And one more point I must urge on you, suggested by my meditations on your retirement. Life, whether of the body or the heart, consists in certain balanced movements. Any excess introduced into the working of this routine gives rise either to pain or to pleasure, both of which are a mere fever of the soul, bound to be fugitive because nature is not so framed as to support it long. But to make of life one long excess is surely to choose sickness for one's portion. You are sick because you maintain at the temperature of passion a feeling which marriage ought to convert into a steadying, purifying influence.
Yes, my sweet, I see it clearly now; the glory of a home consists in this very calm, this intimacy, this sharing alike of good and evil, which the vulgar ridicule. How noble was the reply of the Duchesse de Sully, the wife of the great Sully, to some one who remarked that her husband, for all his grave exterior, did not scruple to keep a mistress. "What of that?" she said. "I represent the honor of the house, and should decline to play the part of a courtesan there."
But you, Louise, who are naturally more passionate than tender, would be at once the wife and the mistress. With the soul of a Heloise and the passions of a Saint Theresa, you slip the leash on all your impulses, so long as they are sanctioned by law; in a word, you degrade the marriage rite. Surely the tables are turned. The reproaches you once heaped on me for immorally, as you said, seizing the means of happiness from the very outset of my wedded life, might be directed against yourself for grasping at everything which may serve your passion. What! must nature and society alike be in bondage to your caprice? You are the old Louise; you have never acquired the qualities which ought to be a woman's; self-willed and unreasonable as a girl, you introduce withal into your love the keenest and most mercenary of calculations! Are you sure that, after all, the price you ask for your toilets is not too high? All these precautions are to my mind very suggestive of mistrust.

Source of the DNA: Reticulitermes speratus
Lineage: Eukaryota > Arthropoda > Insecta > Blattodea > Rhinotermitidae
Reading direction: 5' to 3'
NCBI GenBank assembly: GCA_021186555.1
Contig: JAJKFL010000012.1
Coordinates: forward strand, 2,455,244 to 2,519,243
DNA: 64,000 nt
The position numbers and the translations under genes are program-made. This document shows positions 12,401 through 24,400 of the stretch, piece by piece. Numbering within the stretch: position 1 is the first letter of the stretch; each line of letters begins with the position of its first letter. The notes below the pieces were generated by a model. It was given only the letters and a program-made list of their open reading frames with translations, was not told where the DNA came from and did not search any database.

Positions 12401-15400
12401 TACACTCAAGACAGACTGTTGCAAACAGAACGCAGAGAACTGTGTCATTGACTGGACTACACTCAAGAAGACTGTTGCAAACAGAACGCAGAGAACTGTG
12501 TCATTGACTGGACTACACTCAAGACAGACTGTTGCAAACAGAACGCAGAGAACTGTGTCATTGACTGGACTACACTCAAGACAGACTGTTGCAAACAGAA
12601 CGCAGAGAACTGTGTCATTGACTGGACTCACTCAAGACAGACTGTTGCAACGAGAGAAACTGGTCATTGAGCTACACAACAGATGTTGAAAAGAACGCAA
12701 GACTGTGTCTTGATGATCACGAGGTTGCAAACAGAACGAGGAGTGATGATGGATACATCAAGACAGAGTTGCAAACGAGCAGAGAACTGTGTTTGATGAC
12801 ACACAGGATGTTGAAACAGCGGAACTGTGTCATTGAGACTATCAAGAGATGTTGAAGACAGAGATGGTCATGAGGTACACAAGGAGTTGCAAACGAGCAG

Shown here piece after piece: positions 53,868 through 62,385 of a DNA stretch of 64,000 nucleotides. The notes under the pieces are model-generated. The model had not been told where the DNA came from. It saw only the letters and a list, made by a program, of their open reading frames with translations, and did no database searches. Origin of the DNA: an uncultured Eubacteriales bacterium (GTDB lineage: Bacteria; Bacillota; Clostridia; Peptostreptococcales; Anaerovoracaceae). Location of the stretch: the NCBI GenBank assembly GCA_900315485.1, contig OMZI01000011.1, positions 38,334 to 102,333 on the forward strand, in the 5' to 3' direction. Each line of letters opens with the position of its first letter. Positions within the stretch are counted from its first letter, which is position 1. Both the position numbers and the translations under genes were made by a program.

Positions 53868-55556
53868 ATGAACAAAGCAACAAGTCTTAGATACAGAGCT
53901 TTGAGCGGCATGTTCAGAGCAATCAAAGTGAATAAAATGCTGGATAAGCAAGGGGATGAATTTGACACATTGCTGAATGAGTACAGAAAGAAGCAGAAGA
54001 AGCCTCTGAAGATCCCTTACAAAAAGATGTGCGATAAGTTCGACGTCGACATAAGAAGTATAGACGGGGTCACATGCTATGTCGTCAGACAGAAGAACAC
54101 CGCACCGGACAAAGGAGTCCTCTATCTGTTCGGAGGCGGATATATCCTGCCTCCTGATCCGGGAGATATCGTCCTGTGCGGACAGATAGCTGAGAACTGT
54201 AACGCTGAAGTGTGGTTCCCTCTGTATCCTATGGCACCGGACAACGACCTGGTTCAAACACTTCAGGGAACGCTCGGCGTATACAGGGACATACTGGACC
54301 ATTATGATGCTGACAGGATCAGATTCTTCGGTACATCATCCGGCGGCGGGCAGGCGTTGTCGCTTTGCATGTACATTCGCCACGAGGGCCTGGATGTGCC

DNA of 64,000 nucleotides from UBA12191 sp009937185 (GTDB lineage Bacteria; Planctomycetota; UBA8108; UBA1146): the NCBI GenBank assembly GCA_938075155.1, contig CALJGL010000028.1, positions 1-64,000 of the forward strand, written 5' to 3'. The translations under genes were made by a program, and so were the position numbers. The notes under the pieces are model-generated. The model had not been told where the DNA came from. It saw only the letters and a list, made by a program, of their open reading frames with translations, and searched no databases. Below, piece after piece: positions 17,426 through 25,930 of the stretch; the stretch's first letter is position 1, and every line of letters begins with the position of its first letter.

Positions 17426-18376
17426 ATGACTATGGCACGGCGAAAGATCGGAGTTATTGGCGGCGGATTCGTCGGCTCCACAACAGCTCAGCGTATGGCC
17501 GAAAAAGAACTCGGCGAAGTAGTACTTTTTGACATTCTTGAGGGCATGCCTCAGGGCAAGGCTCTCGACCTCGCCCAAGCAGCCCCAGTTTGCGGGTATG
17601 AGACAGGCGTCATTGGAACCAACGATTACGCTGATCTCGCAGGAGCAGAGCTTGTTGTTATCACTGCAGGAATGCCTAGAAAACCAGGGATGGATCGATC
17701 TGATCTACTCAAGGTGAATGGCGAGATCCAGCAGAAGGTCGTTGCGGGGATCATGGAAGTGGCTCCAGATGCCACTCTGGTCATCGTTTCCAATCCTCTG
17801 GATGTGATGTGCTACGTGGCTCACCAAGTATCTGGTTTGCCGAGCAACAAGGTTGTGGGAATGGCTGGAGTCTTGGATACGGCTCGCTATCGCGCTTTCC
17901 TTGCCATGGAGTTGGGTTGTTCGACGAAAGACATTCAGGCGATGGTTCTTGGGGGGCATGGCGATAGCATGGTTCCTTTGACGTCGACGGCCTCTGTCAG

Oh, dear Louise, if only you knew the sweetness of a mother's efforts to discipline herself in kindness and gentleness to all about her! My proud, self-sufficing temper gradually dissolved into a soft melancholy, which in turn has been swallowed up by those delights of motherhood which have been its reward. If the early hours were toilsome, the evening will be tranquil and clear. My dread is lest the day of your life should take the opposite course.
When I had read your letter to a close, I prayed God to send you among us for a day, that you might see what family life really is, and learn the nature of those joys, which are lasting and sweeter than tongue can tell, because they are genuine, simple, and natural. But, alas! what chance have I with the best of arguments against a fallacy which makes you happy? As I write these words, my eyes fill with tears. I had felt so sure that some months of honeymoon would prove a surfeit and restore you to reason. But I see that there is no limit to your appetite, and that, having killed a man who loved you, you will not cease till you have killed love itself. Farewell, dear misguided friend. I am in despair that the letter which I hoped might reconcile you to society by its picture of my happiness should have brought forth only a paean of selfishness. Yes, your love is selfish; you love Gaston far less for himself than for what he is to you.